Roy D. Chapin
|Roy D. Chapin|
|6th United States Secretary of Commerce|
August 8, 1932 – March 3, 1933
|Preceded by||Robert P. Lamont|
|Succeeded by||Daniel C. Roper|
|Born||Robert Dikeman Chapin
February 23, 1880
Lansing, Michigan, U.S.
|Died||February 16, 1936
Detroit, Michigan, U.S.
|Resting place||Woodlawn Cemetery in Detroit, Michigan, U.S.|
|Spouse(s)||Inez Tiedeman Chapin
(m. 1914 - 1936, his death)
|Children||Roy Dikeman Chapin, Jr.
Joan King Chapin
John Carsten Chapin
Sara Ann Chapin
|Alma mater||University of Michigan|
Roy Dikeman Chapin, Sr. (February 23, 1880 – February 16, 1936) was an American industrialist and automaker. He also served as the United States Secretary of Commerce from August 8, 1932, to March 3, 1933, in the last months of the administration of President Herbert Hoover.
Born as Robert Dikeman Chapin on February 23, 1880 in Lansing, Michigan, the son of Edward Cornelius Chapin and Ella Rose King. He attended The Hotchkiss School and the University of Michigan. Chapin married, the former Inez Tiedeman in 1914. The couple had six children. One son, Roy D. Chapin Jr., would also pursue a career with Hudson Motor Company, eventually leading American Motors Corporation (AMC).
Chapin headed the consortium of businessmen and engineers that founded the Hudson Motor Car Company in 1908. The company was named for Detroit merchant Joseph L. Hudson, who provided the majority of capital for the operation's start-up.
Chapin was also behind the 1918 formation of the Essex Motors Company, a subsidiary of Hudson. Essex is notable for developing the first affordable mass-produced enclosed automobile in 1922. Because of the success of the inexpensive enclosed Essex Coach line, the American automobile industry shifted away from open touring cars in order to meet consumer demand for all-weather passenger vehicles.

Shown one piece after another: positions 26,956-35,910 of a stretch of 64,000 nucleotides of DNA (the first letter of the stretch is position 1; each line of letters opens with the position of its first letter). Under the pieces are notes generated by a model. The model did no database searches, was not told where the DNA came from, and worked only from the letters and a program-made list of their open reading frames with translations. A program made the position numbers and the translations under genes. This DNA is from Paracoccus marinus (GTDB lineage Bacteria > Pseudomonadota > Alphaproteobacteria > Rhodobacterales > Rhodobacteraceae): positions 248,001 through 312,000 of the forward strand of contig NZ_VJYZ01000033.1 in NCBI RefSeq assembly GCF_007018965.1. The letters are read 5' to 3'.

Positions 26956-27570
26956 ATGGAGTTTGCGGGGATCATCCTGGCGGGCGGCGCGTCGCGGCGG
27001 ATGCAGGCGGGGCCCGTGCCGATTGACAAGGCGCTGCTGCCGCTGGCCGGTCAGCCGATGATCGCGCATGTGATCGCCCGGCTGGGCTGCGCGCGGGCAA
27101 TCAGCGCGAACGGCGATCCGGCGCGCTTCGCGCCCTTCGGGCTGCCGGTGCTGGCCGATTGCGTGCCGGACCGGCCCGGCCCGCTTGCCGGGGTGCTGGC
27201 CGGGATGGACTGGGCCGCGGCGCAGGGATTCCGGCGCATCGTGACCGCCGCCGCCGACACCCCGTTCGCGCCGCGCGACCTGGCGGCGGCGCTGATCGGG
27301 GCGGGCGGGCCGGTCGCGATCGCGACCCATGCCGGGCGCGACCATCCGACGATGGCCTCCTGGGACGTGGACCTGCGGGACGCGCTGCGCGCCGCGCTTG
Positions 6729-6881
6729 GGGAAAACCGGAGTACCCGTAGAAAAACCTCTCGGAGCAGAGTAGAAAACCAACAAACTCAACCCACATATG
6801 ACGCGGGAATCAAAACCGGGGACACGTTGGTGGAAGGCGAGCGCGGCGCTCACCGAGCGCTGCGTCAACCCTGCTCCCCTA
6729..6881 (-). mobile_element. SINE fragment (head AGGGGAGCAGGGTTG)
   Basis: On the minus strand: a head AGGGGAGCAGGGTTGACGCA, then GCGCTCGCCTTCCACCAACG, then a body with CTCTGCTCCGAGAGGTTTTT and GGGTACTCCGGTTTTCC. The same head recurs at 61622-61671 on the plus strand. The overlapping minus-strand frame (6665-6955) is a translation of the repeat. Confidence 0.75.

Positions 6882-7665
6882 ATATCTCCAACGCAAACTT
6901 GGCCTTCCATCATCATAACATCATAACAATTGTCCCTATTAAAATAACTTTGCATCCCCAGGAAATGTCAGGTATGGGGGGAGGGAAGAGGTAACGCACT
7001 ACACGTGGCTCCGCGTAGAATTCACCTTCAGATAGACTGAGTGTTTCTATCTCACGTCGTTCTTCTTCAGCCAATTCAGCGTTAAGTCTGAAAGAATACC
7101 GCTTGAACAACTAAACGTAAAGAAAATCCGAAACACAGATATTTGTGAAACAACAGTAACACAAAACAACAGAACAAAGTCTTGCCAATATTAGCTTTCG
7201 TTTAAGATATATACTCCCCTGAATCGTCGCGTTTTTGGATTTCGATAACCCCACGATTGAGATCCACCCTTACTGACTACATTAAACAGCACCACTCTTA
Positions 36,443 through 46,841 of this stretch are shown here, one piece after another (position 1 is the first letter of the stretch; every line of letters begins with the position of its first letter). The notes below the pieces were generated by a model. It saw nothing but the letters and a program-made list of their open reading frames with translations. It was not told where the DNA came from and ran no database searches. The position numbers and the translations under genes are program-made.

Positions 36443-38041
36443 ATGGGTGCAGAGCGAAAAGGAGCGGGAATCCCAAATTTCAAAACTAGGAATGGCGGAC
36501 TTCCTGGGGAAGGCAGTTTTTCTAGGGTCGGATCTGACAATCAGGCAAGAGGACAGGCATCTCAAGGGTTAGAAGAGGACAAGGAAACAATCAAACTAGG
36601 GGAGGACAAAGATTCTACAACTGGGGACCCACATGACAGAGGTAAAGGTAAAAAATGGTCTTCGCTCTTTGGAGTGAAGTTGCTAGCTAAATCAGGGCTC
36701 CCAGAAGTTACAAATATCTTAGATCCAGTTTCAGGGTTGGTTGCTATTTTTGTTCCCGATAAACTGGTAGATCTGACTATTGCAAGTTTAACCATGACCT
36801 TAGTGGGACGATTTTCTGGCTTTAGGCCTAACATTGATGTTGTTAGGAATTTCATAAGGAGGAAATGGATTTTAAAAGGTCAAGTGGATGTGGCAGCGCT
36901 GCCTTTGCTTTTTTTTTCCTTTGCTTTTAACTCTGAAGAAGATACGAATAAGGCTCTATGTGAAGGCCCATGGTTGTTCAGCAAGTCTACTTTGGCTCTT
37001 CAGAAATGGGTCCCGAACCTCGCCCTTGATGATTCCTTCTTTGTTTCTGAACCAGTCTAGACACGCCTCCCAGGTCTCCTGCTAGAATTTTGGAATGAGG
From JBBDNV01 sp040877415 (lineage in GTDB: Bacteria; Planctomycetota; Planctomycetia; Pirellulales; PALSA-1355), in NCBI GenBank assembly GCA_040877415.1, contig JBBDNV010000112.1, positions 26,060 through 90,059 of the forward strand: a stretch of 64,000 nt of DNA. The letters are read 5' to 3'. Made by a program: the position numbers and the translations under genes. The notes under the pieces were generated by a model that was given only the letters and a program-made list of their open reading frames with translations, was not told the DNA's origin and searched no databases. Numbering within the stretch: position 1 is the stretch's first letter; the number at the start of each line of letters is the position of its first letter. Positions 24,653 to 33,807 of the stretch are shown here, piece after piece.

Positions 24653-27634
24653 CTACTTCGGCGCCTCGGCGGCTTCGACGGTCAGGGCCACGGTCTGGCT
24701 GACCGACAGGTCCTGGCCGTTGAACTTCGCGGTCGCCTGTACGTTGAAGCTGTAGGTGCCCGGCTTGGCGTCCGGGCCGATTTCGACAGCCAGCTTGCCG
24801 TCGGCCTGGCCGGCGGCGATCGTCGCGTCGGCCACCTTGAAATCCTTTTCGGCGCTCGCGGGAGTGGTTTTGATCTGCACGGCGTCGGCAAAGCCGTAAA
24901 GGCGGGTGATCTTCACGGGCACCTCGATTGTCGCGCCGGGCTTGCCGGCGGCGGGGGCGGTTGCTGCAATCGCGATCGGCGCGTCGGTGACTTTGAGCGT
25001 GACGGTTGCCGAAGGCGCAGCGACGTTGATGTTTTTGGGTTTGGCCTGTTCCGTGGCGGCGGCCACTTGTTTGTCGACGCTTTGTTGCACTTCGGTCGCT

In addition to his corporate interests, Chapin spearheaded the drive to build the Lincoln Highway, along with Henry B. Joy of Packard Motors. While Chapin viewed a system of professionally designed and built roadways as the greatest way to grow the automobile industry, he also saw the modern roadways movement as a way to secure long range strength for the United States as a nation.
After building Hudson into one of the most profitable independent American automobile manufacturers, Chapin left Hudson for the Hoover administration upon his appointment in 1932.
During his tenure as Secretary of Commerce, Chapin was unsuccessful in persuading Henry Ford to provide financial help to avoid the collapse of the Union Guardian Trust Company of Detroit. Ford's refusal to aid the bank in averting a financial failure led to the Michigan Bank Holiday, an event that preceded the Roosevelt administration's national bank holiday of 1933.
Later life, death and succession
Chapin returned to Hudson in March, 1933. His final three years were spent trying to save the company from the effects of the Great Depression. He died in Detroit, Michigan, in 1936 and was succeeded at Hudson by A.E. Barit. He is buried in Woodlawn Cemetery.
In 1954, Hudson was acquired by Nash Kelvinator in a friendly merger. The resulting company, American Motors Corporation (AMC), continued until it was acquired by Chrysler in 1987. Chapin's son, Roy D. Chapin Jr., served as Chairman and Chief Executive Officer of AMC and led the automaker to the acquisition of Kaiser Jeep Corporation in 1970. Chapin was inducted into the Automotive Hall of Fame in 1972. His grandson, William R. Chapin, was named president of the Automotive Hall of Fame in 2010.
- May, George S. The Detroit-New York Odyssey of Roy D. Chapin. Detroit in Perspective 2 (Aug. 1973): 5-25.
The Bentley Historical Library at the University of Michigan has a collection of Chapin's papers:
- Roy D. Chapin, by J.C. Long (biography)
|Wikimedia Commons has media related to Roy D. Chapin.|
One of the founders of the company
|Chairman and CEO of Hudson Motor Car Company
1908–1932 and 1933–1936
A. E. Barit
Robert P. Lamont
|U.S. Secretary of Commerce
Served under: Herbert Hoover
August 8, 1932–March 3, 1933
Daniel C. Roper